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Building Up East Africa's Breadbasket

Over the next three years, approximately 12,000 farmers in Lira, Kitgum, Gulu and Pader districts will receive agricultural inputs and training.

The United States is working with the Ugandan government to improve farm productivity and help make East Africa food sufficient.

After decades of internal strife, Uganda has experienced years of relative political stability and economic growth. Agriculture has played an important role in the East African nation's revival, and with drought and famine gripping many areas of the nearby Horn of Africa, the United States is working with the Ugandan government and others there to improve farm productivity and help make the Horn food sufficient.

Uganda is one of five priority nations taking part in the Feed the Future program, a new initiative to boost food security and economic development in the developing world. In Uganda, the U.S. Agency for International Development is focusing on three crops -– maize, beans and coffee – and working with local agriculture officials to develop new ways to process, store, transport and market the commodities. Greater availability of Ugandan food products would allow the World Food Program and others providing emergency aid to famine victims in the Horn to buy supplies fresh and locally rather than import them from long distances. Long term, it is hoped that the effort will help build a greater East African agricultural trade that could prevent famines in the future.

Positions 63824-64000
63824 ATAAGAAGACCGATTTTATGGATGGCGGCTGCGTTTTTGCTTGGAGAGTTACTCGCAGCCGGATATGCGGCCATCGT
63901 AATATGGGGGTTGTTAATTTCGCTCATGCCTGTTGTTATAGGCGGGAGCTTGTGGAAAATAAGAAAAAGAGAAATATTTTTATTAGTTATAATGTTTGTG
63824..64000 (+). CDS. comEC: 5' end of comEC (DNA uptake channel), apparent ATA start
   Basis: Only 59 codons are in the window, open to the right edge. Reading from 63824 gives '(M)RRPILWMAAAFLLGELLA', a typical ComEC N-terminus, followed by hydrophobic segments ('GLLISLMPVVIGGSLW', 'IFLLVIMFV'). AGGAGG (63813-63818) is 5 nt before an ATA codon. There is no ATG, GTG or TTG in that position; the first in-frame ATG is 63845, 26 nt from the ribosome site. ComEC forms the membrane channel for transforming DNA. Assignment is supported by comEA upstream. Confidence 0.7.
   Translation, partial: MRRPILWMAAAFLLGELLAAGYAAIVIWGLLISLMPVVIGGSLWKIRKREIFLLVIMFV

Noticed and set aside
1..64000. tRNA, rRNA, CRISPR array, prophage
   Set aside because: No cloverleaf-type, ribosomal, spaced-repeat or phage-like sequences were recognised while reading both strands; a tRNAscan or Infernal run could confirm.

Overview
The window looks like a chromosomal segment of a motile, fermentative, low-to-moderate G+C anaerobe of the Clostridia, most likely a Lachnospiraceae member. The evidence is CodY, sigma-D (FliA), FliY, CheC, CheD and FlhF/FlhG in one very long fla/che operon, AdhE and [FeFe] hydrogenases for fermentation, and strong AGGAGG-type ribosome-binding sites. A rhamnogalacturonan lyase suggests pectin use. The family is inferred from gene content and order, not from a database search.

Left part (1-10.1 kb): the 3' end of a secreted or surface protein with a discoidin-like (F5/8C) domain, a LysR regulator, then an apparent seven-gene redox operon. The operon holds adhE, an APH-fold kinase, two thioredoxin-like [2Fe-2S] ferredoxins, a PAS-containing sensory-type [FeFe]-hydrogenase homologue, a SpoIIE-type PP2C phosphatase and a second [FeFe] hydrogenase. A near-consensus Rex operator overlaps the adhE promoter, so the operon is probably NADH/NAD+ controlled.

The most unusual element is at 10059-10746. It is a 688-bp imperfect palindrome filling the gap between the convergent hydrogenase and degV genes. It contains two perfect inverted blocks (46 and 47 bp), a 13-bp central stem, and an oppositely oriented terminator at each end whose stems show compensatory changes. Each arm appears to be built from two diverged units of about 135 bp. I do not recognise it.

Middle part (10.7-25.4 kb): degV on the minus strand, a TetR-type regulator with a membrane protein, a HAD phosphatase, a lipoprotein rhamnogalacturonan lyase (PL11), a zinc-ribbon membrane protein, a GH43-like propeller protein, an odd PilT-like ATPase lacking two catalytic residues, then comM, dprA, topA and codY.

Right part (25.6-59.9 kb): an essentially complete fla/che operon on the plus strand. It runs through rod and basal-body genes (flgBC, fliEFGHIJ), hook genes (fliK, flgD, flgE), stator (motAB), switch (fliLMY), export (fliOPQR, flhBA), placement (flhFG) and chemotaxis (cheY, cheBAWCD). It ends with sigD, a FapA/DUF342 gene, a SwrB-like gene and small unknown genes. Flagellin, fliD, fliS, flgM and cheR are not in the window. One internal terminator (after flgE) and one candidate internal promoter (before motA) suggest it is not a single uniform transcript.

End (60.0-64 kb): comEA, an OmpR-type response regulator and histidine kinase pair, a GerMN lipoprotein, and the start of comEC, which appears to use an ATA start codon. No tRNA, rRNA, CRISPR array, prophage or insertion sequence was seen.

David Eckerson is USAID's Uganda Mission Director, stationed in the capital, Kampala:

"Uganda plays a critical role because it is the breadbasket of East Africa. It's got two growing seasons. Anything you put in the ground grows. And the issue is just trying to make the whole system more efficient and effective, and moving from sort of subsistence farming to more commercial farming or higher enterprise farming."

American development aid to Uganda totaled $526 million last year. Much of the money went to support programs combating HIV/AIDS and malaria, and for family planning and other health services. But the U.S. also is committed to helping transform and grow the nation's important agricultural sector, for the benefit of both the Ugandan people and the entire region.